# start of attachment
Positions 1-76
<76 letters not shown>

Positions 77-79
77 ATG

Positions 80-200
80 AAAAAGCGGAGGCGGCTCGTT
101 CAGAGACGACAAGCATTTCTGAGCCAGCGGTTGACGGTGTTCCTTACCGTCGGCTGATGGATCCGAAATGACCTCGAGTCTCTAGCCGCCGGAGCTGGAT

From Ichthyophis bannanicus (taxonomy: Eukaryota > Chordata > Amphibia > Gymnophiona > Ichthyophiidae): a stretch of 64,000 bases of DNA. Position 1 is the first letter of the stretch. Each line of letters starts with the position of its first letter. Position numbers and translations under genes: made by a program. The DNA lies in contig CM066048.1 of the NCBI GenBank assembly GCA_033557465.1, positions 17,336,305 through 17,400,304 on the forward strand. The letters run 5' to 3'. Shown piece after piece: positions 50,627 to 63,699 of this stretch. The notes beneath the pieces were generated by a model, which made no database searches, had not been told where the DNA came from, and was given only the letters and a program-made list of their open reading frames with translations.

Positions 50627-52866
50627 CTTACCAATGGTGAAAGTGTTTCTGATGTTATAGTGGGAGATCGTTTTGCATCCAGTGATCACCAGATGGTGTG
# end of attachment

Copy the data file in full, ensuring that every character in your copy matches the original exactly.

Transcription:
Positions 1-76
<76 letters not shown>

Positions 77-79
77 ATG

Positions 80-200
80 AAAAAGCGGAGGCGGCTCGTT
101 CAGAGACGACAAGCATTTCTGAGCCAGCGGTTGACGGTGTTCCTTACCGTCGGCTGATGGATCCGAAATGACCTCGAGTCTCTAGCCGCCGGAGCTGGAT

From Ichthyophis bannanicus (taxonomy: Eukaryota > Chordata > Amphibia > Gymnophiona > Ichthyophiidae): a stretch of 64,000 bases of DNA. Position 1 is the first letter of the stretch. Each line of letters starts with the position of its first letter. Position numbers and translations under genes: made by a program. The DNA lies in contig CM066048.1 of the NCBI GenBank assembly GCA_033557465.1, positions 17,336,305 through 17,400,304 on the forward strand. The letters run 5' to 3'. Shown piece after piece: positions 50,627 to 63,699 of this stretch. The notes beneath the pieces were generated by a model, which made no database searches, had not been told where the DNA came from, and was given only the letters and a program-made list of their open reading frames with translations.

Positions 50627-52866
50627 CTTACCAATGGTGAAAGTGTTTCTGATGTTATAGTGGGAGATCGTTTTGCATCCAGTGATCACCAGATGGTGTG